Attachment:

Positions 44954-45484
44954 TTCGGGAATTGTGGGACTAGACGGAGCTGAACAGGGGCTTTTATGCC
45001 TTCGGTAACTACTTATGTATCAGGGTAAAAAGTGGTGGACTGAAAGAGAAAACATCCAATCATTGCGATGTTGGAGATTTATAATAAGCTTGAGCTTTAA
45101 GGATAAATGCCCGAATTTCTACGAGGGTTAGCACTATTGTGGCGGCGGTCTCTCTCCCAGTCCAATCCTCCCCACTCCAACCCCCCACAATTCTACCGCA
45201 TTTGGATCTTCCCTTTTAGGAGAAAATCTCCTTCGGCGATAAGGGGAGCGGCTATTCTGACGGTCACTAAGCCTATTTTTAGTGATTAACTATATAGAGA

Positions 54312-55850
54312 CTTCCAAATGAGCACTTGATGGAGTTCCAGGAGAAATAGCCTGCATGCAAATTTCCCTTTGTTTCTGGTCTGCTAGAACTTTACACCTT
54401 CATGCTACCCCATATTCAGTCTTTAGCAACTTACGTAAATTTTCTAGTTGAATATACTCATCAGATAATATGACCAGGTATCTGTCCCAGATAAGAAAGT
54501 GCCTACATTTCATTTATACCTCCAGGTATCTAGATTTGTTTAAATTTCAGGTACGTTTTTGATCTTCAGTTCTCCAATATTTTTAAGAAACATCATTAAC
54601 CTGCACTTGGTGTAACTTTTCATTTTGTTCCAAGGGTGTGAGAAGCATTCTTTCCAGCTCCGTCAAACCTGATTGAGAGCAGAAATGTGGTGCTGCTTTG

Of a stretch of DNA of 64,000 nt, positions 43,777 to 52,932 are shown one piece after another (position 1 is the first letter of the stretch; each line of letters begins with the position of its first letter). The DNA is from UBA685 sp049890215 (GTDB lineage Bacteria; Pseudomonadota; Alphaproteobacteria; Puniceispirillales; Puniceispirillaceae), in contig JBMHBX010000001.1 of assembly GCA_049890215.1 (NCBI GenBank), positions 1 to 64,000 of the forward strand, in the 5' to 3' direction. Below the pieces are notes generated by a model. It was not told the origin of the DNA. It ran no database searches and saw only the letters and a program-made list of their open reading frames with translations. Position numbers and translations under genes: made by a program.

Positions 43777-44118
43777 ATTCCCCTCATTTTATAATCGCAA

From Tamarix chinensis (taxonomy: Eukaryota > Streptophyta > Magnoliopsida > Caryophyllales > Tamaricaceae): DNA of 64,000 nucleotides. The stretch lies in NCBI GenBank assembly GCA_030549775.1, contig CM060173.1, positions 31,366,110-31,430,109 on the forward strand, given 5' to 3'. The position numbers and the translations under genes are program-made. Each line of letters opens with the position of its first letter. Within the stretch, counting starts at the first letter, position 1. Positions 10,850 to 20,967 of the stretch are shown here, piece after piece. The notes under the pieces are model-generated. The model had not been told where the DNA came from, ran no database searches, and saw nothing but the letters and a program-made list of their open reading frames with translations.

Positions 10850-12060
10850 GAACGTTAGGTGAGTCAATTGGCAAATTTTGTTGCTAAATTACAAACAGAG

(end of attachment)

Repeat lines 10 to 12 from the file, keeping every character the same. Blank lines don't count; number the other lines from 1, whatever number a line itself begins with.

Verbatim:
54601 CTGCACTTGGTGTAACTTTTCATTTTGTTCCAAGGGTGTGAGAAGCATTCTTTCCAGCTCCGTCAAACCTGATTGAGAGCAGAAATGTGGTGCTGCTTTG

Of a stretch of DNA of 64,000 nt, positions 43,777 to 52,932 are shown one piece after another (position 1 is the first letter of the stretch; each line of letters begins with the position of its first letter). The DNA is from UBA685 sp049890215 (GTDB lineage Bacteria; Pseudomonadota; Alphaproteobacteria; Puniceispirillales; Puniceispirillaceae), in contig JBMHBX010000001.1 of assembly GCA_049890215.1 (NCBI GenBank), positions 1 to 64,000 of the forward strand, in the 5' to 3' direction. Below the pieces are notes generated by a model. It was not told the origin of the DNA. It ran no database searches and saw only the letters and a program-made list of their open reading frames with translations. Position numbers and translations under genes: made by a program.

Positions 43777-44118